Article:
I opened Twitter this morning to catch up on the news and spotted a tweet from @VictoriaAPepe, that said:
“Wellcome Book Trust Prize 2012 longlist of fourteen books has ONE written by a woman.”
Now, I’m never going to write anything profound about medicine, except, ‘doesn’t it taste bloody awful?’ But this inequality still makes my head ache. We need more funding, support & recognition for women in literature! …And not to mention more medicine for my headache. (See what I did there?) 😉
Earlier this year, I tweeted:
‘My dinosaur of a PC has crashed, I’ve broken a borrowed laptop & now my desk has collapsed. God, if you want me to quit this writing thing, GIVE ME A SIGN!”
This calamitous chain of events was all true and led me to begin a search for new writer funding, which ended with me deciding a tiny Samsung Notebook balanced on the arm of the settee will be my office for the foreseeable.
But as I sit here at my ‘new desk’ in PJ’s, next to the pile of clothes I’m going to make time at some point to get into today and having just thrown away another coffee that went cold by the time I even got round to thinking about drinking it, it’s 09.55 and I’m reflecting on my already constructive day – one that began at 6.30am with a pile of ironing, loading up a wash, cleaning the kitchen, helping a child with breakfast, picking towels off the floor (whilst sitting on the toilet!) and pairing up odd socks because five minutes before her school transport arrived, my nine year-old declared she couldn’t find any. Hey, we even found ‘Monday’ socks. Yep, I’m THAT good! However, try telling this to my brother who calls me lazy when he occasionally drops in for coffee before his shift at noon and finds me still not dressed 😀
And, as I reached the end of the top section of my ironing basket earlier and peered round to see two cats staring at me with ‘haven’t you forgotten the most important job of the day?’ faces, all the while I’m thinking, how could anyone fail to recognise the hard graft of women in literature? But I feel it’s important, certainly in my case, to salute some of the sacrifices made by our families too.
Recently, my hard-working, self-employed coach driver husband was asked how he would feel about still doing what he does now if I ‘made it’ as a writer. When he said, ‘fine,’ the unnamed person who – in his defence was a little inebriated – accused him of lacking ambition.
I’d like to point out here, that even though at 6.30am I was up ironing, my husband was himself up at 5.30am ironing his own shirt for work and late last night, after the kids went to bed, sat silently reading beside me as I worked on my book INSTEAD of ironing his shirt. Not that it is ever suggested that it’s my sole responsibility in the first place – but this is my point. Our endeavours are part of a joint effort, is what I am saying. He is very likely unaware I ever do iron as I always leave ours till last because – as every woman and hard-working house husband knows – kids have the smallest garments that take up the largest volume in the basket. Completing at least this section once a week is my way of looking like I’ve done loads in a domestic goddess style-e 😉 And don’t get me STARTED on people who iron duvet covers, pillowcases and pyjamas. Each night we pray not to be run over in our sleep, so the attending paramedics don’t discover how creased we all are.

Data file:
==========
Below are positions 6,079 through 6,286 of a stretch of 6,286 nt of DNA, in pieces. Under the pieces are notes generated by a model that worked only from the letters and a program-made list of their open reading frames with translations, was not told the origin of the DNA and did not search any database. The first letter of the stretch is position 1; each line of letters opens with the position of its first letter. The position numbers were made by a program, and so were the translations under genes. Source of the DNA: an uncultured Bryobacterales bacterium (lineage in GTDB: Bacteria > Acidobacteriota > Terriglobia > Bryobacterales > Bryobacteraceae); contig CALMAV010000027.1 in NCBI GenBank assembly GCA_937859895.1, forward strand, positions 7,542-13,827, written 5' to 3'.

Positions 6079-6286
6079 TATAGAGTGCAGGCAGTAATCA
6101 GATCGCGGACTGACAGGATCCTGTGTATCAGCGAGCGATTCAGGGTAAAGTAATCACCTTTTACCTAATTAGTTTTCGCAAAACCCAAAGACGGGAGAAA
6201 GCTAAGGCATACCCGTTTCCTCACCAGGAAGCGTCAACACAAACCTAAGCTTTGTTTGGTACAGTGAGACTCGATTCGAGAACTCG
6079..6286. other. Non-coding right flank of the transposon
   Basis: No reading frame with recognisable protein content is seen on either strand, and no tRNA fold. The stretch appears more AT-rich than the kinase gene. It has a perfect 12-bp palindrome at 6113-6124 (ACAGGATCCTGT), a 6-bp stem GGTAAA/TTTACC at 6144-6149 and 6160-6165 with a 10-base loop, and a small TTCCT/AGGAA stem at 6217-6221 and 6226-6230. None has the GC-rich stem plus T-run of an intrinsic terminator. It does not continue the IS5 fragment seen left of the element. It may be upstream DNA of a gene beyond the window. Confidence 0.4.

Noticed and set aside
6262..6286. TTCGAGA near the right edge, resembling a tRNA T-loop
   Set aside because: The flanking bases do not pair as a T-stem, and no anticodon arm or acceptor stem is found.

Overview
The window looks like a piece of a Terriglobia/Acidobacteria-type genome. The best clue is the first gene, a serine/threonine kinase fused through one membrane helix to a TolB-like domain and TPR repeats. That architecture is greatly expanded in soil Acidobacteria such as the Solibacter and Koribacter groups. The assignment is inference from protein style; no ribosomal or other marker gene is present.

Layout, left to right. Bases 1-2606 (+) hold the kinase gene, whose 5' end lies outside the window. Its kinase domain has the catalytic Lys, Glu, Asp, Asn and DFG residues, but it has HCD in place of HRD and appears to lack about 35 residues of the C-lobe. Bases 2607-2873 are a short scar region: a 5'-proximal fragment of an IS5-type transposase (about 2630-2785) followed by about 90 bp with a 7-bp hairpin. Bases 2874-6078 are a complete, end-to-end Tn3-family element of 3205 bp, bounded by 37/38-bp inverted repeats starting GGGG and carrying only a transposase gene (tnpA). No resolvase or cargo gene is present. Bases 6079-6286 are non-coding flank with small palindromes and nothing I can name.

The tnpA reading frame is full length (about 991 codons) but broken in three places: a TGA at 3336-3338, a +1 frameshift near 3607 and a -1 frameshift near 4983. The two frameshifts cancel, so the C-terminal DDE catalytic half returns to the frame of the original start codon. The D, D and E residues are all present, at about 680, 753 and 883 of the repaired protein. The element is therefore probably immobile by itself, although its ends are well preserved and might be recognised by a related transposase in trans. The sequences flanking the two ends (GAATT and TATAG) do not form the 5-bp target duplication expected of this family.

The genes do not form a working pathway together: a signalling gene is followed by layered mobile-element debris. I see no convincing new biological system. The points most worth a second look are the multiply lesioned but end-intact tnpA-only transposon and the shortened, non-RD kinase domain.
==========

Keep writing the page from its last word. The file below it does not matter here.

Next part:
I’m teaching my children that you can’t achieve anything extraordinary without doing something extraordinary. And my wonderful husband agreed to struggle with me as I strove to try and achieve something extraordinary on a zero salary.
Giving up my job has meant we haven’t bought our house yet and we don’t have the money to pack the teens off to university; my eldest works at the company I walked out of during a recession to ‘find myself’ and is earning while doing her Diploma, my nineteen year old works in a childcare facility and is looking to take a qualification and my sixteen year old just began an engineering apprenticeship this morning. My husband regularly does his own ironing and works away for days on end driving coaches, whilst dreaming of the day we get our first commission cheque and he can buy his own bus. Everyone here is contributing to the upkeep of the family home, whole-heartedly supporting my desire to write and setting about making their stamp on the world – whilst occasionally having to do their own washing and ironing because Mum spends all her time on her Notebook, in between the day’s essential cooking, cleaning, tweeting and duster-dodging. Even the two I have still at school work to earn their pocket money.
Who in this family lacks ambition? We are a team; striving for something less ordinary than a life of robbing Peter to pay Paul – every one believing in me and – more importantly – in themselves. No one is looking for an easy ride. Even cat number three, who has just come home after deciding she ‘didn’t live here actually’ when I called her in last night, is a victim of domestic short cuts. She now wants to stay in and sleep all day after her night on the tiles as an independent woman/cat, but has been sent back outside so as not to add ‘empty litter tray again’ to my list of jobs.
Seeing me stooped over a notebook when they come home from school each afternoon has spurred my nine and thirteen year old’s to sit beside me working on books of their own! Which is OK, but now I’m editing for them at the same time as writing Mrs David Dando.
My nine year-old: ‘Mum, how do you spell domestic violence?’
Me: ‘What? WHY are you writing about domestic violence?!?’
So, I gave up my paying job for a pipe dream, but if I don’t make it as a writer, did I fail? Or did I contribute to creating the next generation of determined writers and five hard-working young folk with the courage to set out to do whatever their ambition drives them to do?
Watch this space… and in case you haven’t heard, this is what I’m currently working on: MRS DAVID DANDO